Newfoundland and Labrador Premier Dwight Ball says Nalcor's secrecy on Muskrat Falls contractors doesn't pass his "smell test."

Over the weekend, a report in the Telegram revealed about 90 per cent of the hydroelectric project's management team is made up of embedded contractors, which have billed nearly 4.6 million hours to the provincial energy corporation. But Nalcor refused to disclose the hourly billing rates of contractors, declaring it "commercially sensitive information" under a provision in the Energy Corporation Act.

Asked about the report Monday, Ball said he doesn't buy it.

"It doesn't pass my smell test that this is commercially sensitive," he said. "Once we put money out there, taxpayers' money, simply saying that it's commercially sensitive doesn't pass the smell test for me. I'll be reaching out to the board of directors to get to the bottom of this."

Departments asked for inquiry terms of reference

The report has renewed calls for an inquiry of Muskrat Falls. The provincial government has committed to one, but has also said any inquiry or audit shouldn't disrupt the project. Ball clarified Monday that doesn't mean an investigation would wait until after the project is finished.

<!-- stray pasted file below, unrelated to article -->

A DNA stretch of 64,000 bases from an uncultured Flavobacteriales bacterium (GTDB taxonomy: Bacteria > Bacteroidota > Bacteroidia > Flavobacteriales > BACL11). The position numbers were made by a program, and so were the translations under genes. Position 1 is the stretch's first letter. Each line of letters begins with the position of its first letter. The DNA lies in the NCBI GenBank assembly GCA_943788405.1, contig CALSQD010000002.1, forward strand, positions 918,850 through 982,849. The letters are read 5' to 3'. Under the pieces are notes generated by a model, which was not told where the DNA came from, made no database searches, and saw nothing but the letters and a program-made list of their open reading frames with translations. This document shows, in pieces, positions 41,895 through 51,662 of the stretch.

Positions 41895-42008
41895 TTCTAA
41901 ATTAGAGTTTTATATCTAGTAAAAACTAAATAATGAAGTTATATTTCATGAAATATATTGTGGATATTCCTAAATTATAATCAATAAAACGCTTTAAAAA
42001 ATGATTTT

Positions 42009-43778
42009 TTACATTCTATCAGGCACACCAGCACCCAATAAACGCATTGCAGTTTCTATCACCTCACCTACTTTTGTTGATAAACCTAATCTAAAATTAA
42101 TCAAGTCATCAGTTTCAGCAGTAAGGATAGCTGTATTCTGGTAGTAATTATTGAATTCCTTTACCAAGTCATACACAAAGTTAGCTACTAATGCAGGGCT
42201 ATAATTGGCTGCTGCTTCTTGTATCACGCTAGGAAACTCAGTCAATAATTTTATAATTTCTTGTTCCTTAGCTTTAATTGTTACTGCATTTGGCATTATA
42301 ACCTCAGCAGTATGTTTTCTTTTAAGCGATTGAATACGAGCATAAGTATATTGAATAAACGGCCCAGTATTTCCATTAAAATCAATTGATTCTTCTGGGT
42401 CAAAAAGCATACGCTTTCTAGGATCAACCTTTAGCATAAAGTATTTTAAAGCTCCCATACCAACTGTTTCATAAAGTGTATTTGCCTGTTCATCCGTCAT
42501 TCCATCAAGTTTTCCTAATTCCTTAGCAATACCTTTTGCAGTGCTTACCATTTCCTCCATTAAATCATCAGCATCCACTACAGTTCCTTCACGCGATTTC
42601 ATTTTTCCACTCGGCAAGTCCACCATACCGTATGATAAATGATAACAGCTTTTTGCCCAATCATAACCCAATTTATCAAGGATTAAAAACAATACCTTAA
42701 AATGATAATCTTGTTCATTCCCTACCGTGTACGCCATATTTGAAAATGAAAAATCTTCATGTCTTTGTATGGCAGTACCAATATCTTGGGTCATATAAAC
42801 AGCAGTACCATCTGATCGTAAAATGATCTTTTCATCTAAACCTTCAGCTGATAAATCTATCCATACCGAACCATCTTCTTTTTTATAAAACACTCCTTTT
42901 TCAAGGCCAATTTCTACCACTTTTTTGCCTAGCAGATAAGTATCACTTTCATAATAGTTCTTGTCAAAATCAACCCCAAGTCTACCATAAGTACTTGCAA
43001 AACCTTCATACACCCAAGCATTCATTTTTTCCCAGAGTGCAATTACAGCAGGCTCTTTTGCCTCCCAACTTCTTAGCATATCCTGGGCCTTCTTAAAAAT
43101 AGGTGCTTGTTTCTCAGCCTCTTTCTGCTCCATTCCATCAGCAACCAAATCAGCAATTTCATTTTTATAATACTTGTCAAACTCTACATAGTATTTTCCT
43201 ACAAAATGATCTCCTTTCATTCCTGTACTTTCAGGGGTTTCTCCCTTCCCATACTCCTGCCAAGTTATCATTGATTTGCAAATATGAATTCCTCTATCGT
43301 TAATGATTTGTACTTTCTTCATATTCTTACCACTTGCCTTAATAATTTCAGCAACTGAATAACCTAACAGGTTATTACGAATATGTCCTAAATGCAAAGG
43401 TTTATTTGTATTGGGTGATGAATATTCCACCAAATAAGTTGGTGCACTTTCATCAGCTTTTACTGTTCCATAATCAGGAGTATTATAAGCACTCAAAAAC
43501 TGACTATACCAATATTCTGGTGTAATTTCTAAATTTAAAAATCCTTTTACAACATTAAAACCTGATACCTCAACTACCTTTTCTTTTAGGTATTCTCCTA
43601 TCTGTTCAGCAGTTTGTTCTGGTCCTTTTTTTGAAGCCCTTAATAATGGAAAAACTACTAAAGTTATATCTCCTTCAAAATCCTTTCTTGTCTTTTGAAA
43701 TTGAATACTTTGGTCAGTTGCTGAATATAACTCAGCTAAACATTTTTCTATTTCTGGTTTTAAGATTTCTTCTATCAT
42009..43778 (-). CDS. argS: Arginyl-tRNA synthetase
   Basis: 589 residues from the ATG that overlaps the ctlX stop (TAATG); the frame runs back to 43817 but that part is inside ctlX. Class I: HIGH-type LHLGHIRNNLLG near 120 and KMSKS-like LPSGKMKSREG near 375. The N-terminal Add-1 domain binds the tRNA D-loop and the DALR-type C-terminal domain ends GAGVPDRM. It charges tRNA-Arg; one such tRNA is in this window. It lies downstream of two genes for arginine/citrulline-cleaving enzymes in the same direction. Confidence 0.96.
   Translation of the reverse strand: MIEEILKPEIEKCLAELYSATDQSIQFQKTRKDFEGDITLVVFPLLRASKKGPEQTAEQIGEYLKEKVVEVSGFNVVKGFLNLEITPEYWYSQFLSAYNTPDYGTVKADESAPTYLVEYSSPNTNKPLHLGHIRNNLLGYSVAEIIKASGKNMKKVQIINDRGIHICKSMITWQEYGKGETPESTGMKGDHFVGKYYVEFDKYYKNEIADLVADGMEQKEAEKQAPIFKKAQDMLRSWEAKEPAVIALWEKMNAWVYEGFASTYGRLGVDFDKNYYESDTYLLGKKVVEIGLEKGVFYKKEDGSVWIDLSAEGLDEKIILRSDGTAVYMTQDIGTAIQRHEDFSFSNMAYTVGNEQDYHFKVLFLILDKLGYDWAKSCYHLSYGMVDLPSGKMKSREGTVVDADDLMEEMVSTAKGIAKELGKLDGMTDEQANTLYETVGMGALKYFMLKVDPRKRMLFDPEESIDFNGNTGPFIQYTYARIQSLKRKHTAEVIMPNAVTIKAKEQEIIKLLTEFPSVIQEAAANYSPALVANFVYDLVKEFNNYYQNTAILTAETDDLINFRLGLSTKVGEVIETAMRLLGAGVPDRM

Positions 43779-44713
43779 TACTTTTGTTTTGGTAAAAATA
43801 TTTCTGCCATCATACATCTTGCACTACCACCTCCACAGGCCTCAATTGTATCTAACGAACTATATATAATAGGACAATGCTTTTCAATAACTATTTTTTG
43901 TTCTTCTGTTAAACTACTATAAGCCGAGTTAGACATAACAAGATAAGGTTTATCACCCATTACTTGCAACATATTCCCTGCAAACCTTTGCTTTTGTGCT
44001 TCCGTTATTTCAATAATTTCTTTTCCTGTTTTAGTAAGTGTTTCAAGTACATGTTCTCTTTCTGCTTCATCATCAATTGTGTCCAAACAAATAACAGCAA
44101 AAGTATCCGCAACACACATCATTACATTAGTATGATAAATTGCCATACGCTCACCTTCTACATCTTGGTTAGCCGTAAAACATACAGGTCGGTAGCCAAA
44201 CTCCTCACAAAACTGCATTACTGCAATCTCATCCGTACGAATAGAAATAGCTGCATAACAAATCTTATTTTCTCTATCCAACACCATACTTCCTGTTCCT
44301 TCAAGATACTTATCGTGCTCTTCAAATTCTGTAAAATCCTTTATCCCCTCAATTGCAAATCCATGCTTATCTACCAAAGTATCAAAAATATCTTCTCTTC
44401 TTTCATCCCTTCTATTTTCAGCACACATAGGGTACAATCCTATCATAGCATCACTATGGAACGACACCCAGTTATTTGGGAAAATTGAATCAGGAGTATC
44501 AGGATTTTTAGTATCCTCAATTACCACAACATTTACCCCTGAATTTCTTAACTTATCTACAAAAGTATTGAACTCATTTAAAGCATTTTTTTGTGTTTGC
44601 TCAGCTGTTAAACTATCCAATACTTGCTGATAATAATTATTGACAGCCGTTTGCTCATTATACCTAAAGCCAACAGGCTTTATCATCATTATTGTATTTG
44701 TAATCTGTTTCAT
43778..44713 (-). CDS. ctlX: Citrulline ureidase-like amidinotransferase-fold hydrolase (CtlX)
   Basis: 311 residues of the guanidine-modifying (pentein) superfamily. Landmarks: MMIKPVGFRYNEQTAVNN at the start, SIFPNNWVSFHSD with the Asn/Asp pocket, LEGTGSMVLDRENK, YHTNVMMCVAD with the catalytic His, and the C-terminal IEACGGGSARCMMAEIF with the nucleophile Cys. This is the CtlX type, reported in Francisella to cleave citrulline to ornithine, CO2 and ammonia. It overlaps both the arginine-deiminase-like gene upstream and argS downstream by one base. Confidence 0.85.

"We've been saying that we will get this inquiry started as quickly as possible," he said, adding that he's asked the government departments involved to come up with terms of reference for the inquiry.

'We're not waiting for people to be packing their lunch boxes and getting off that site before the inquiry will be done.' - Dwight Ball

"Our objective here was to get this project finished strong. We did not want to cause any disruption," he said.

"We are not waiting for people to be packing their lunch boxes and getting off that site before the inquiry will be done. We'll be getting that started as quickly as possible. People in this province, they have a right to know what's going on at Muskrat Falls. It's their money that's being spent."